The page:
Page(s): 34 - 41
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    Iterative development can take many forms, depending on the project's goals: iterative prototyping can help evolve a user interface. Agile development is a way to closely involve a prototypical customer in a process that might repeat daily. Incremental build lets developers produce weekly builds of an evolving product. A spiral model can help the team confront and mitigate risk in an evolving product. Each iteration involves a certain amount of rework to enhance and fix existing capabilities (the good). However, excessive rework could indicate problems in the requirements, the developers' skills and motivation, the development processes or technology used, or all of the above (the bad). Exorbitant levels of rework result in truly untenable situations (the ugly). On the other hand, too little rework could indicate insufficient review and testing or too little anticipation of the product features needed to support the next version (bad that can turn ugly). Understanding and correcting the root causes of problems that result from too much or too little rework can significantly increase productivity, quality, developer morale, and customer satisfaction. View full abstract»

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  • Test-driven development concepts, taxonomy, and future direction

    Page(s): 43 - 50
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    Test-driven development creates software in very short iterations with minimal upfront design. This strategy requires writing automated tests prior to developing functional code in small, rapid iterations. Although developers have been applying TDD in various forms for several decades, this software development strategy has continued to gain increased attention as one of the core extreme programming practices. View full abstract»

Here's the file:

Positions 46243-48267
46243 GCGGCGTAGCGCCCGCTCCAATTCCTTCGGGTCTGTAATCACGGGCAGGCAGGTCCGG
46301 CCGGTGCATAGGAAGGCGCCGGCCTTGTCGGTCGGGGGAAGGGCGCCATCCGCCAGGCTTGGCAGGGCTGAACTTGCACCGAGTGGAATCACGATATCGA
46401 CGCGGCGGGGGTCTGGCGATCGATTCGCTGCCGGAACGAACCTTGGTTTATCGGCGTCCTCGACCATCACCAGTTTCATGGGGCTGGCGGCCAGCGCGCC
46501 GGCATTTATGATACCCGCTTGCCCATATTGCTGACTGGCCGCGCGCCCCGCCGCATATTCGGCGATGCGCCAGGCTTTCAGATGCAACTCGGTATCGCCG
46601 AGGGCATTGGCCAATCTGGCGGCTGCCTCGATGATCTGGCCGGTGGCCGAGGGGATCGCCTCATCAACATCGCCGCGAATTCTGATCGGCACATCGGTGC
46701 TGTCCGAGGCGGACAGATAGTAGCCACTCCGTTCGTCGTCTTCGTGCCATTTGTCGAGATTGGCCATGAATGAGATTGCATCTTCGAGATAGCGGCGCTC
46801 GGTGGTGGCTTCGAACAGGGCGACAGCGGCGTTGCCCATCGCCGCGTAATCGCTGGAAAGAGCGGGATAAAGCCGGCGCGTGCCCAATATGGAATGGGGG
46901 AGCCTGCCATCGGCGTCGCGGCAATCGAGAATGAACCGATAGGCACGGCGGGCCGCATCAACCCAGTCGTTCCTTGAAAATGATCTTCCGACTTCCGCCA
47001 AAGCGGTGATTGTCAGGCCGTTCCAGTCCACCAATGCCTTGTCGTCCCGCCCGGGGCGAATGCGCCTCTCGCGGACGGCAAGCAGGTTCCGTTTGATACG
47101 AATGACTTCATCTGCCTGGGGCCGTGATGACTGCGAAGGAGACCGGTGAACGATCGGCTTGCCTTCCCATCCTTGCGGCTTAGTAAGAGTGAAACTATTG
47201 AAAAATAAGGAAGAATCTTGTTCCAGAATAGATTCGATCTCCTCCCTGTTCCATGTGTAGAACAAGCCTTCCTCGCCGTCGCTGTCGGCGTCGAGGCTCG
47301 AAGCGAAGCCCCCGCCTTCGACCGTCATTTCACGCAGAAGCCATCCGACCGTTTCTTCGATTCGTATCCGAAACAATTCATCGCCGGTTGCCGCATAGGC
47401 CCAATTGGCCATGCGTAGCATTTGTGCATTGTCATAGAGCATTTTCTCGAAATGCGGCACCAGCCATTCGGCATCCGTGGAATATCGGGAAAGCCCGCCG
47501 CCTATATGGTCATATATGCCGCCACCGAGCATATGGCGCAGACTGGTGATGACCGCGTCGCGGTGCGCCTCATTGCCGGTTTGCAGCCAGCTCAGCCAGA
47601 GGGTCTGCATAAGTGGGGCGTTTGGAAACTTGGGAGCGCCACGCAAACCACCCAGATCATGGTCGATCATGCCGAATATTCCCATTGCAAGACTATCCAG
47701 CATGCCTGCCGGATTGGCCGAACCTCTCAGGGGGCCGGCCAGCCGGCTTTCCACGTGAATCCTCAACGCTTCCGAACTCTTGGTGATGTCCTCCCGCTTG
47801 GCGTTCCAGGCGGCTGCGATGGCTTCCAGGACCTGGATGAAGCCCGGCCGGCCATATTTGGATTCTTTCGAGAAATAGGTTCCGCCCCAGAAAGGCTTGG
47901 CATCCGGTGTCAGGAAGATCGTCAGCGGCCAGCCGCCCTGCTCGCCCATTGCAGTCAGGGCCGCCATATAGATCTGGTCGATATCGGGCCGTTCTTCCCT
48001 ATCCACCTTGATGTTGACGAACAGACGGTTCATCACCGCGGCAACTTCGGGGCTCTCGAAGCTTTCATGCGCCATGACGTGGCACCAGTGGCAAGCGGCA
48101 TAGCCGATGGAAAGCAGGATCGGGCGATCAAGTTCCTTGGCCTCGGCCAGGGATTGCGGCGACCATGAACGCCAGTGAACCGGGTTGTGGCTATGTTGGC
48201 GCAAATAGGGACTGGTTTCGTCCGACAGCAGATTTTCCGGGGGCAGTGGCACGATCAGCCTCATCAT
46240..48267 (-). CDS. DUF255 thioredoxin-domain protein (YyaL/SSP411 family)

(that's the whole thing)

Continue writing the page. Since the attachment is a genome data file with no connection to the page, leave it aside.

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  • Transforming software development: an MDA road map

    Page(s): 52 - 58
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    The Model Driven Architecture initiative shifts the focus of software development from writing code to building models. At appropriate abstraction levels, such models can help customers and development teams translate their understanding of the problem domain into more reliable working code more quickly. View full abstract»

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  • Computer Society Information

    Page(s): 59
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  • Distributed access management in multimedia IDCs

    Page(s): 60 - 69
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    Future Internet data centers that provide multimedia content face security challenges requiring appropriately designed policies to manage resource access. An example from the healthcare domain shows how an access management framework can address these challenges. View full abstract»

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  • IEEE President-Elect Candidates Address Computer Society Concerns

    Page(s): 70 - 75